Is “Terrestrial Bias” a Political Problem for the Satellite Industry?
I recently caught-up with a European wireless executive and we compared notes on the communications industry. While discussing different technologies, I mentioned the progress satellite broadband was making in various countries. He responded with an interesting insight. Simply put, local politicians are eager to support terrestrial wireless and wireline projects because they create jobs in the areas they serve. However, satellite does not. Most satellite jobs are created in far aware satellite manufacturing and operations locations. As a result, local politicians often have a “terrestrial bias” when crafting policies.
Such terrestrial bias may be more prevalent in Europe than it is in the US. In the US, the FCC stepped in at the national level, and has limited the ability of towns and landlords to prohibit satellite dishes. But politicians in Europe, where higher unemployment levels are common, may be more sensitive to job creation than U.S. politicians. At the same time, most of Europe is, for the most part, sufficiently wealthy and densely populated to afford a variety of terrestrial technologies. In developing countries, satellite is often the only viable option, so job creation potential of alternative technologies is not an option.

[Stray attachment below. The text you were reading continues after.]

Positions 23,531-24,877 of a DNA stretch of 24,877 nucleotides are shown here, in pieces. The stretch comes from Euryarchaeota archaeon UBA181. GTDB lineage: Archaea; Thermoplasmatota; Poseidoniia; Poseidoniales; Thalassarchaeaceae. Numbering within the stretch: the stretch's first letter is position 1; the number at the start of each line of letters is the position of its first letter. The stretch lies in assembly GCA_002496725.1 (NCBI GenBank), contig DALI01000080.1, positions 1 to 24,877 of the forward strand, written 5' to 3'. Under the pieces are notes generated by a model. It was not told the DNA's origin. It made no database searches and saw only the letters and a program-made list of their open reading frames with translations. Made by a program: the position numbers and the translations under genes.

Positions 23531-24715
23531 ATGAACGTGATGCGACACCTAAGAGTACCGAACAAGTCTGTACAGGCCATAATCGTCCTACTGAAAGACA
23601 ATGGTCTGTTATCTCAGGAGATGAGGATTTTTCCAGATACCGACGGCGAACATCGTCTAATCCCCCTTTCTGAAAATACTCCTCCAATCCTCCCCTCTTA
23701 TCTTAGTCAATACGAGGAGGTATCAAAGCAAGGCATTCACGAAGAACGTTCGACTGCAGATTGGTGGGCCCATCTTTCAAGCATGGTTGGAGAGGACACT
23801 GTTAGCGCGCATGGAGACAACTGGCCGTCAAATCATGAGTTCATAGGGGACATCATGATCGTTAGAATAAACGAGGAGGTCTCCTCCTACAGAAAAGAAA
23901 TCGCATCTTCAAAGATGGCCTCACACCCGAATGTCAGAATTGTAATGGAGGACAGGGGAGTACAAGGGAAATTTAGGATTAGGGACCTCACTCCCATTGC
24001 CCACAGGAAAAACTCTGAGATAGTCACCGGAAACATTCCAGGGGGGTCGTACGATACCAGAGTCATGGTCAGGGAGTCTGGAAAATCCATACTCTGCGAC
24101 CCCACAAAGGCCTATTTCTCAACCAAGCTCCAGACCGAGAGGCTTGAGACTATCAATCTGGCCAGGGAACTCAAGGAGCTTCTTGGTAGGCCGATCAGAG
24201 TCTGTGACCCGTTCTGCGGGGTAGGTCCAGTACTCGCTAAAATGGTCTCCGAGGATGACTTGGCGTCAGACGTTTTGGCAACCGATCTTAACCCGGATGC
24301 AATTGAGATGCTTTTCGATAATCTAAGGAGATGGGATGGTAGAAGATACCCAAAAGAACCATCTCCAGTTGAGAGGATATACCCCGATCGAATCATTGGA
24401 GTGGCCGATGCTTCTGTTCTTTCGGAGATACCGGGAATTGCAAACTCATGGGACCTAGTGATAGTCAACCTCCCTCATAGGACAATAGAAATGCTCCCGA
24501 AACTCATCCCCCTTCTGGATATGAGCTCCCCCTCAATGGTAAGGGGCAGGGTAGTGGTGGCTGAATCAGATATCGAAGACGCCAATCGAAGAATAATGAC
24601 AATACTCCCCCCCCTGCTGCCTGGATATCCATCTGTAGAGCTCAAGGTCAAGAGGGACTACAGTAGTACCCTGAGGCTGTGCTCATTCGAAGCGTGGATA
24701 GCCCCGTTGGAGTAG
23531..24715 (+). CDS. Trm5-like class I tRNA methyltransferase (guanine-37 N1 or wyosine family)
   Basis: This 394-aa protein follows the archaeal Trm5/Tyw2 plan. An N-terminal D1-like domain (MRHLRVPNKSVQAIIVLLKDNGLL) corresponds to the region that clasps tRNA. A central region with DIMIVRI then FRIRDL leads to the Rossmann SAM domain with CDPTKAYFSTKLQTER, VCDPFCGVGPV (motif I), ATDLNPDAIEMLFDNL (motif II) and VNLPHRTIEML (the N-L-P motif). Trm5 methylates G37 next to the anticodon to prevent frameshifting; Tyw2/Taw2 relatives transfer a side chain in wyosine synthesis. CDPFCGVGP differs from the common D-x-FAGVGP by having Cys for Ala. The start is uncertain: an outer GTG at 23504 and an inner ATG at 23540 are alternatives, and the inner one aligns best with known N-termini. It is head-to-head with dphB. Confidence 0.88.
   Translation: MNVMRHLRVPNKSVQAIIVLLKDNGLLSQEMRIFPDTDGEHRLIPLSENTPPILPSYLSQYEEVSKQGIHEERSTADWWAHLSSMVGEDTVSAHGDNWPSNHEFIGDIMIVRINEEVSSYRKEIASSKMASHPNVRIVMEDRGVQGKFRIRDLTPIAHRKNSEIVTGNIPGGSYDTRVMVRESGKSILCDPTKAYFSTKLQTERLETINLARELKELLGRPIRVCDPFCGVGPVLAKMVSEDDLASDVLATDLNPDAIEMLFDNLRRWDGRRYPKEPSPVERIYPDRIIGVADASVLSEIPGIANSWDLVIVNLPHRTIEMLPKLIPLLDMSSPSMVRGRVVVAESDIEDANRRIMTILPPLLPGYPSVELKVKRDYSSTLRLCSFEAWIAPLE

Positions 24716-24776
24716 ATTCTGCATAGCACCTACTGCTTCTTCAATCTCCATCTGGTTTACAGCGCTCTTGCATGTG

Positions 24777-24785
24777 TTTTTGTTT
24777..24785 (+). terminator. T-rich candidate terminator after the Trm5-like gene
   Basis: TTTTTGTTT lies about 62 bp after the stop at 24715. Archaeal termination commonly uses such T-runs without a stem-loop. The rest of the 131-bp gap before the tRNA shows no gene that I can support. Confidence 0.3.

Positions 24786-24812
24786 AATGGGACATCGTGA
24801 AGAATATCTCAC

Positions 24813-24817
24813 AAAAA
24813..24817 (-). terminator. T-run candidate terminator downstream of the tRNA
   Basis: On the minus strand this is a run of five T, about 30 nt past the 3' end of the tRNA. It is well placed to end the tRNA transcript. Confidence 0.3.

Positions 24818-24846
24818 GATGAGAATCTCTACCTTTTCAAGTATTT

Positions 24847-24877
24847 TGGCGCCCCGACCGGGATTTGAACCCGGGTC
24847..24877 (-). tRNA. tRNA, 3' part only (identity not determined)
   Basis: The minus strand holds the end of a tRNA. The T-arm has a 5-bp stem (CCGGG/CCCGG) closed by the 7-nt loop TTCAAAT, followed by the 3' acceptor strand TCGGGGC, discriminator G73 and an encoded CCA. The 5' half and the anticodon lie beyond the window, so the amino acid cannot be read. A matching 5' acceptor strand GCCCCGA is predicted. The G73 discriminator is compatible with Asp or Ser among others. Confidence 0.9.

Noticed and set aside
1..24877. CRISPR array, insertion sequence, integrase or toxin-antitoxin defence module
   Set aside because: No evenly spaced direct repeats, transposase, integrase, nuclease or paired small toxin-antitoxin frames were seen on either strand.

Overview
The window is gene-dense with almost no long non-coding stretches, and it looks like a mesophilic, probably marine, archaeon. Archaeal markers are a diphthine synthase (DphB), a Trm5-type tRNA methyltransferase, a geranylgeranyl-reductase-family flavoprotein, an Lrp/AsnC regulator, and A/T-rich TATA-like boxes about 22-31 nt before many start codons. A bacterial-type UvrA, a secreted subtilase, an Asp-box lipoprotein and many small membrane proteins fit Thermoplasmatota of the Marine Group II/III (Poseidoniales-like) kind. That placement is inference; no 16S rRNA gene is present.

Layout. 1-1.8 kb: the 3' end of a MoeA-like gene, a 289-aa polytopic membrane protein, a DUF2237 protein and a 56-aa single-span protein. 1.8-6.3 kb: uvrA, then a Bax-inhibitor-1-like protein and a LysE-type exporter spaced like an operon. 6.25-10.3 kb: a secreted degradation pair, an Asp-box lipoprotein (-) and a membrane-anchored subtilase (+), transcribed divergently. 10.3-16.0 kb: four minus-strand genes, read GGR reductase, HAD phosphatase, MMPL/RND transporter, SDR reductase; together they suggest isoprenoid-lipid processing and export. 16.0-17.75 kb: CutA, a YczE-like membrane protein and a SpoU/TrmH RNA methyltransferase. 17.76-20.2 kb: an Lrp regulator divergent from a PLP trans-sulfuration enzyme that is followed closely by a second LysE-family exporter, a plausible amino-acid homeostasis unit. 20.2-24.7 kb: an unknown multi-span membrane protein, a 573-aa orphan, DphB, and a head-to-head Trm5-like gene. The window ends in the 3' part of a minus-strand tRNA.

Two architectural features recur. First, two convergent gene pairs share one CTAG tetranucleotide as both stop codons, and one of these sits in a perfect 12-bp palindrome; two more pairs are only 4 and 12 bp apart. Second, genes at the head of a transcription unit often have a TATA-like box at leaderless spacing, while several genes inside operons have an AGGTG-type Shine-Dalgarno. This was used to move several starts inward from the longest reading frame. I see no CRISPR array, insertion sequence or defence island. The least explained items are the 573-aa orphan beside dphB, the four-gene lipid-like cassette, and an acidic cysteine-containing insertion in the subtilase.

Does this difference explain, in part, why satellite broadband has been relatively slower to develop in Europe than in the US or in developing countries? I’m not sure, but it’s a deceptively simple idea that seems to explain the data.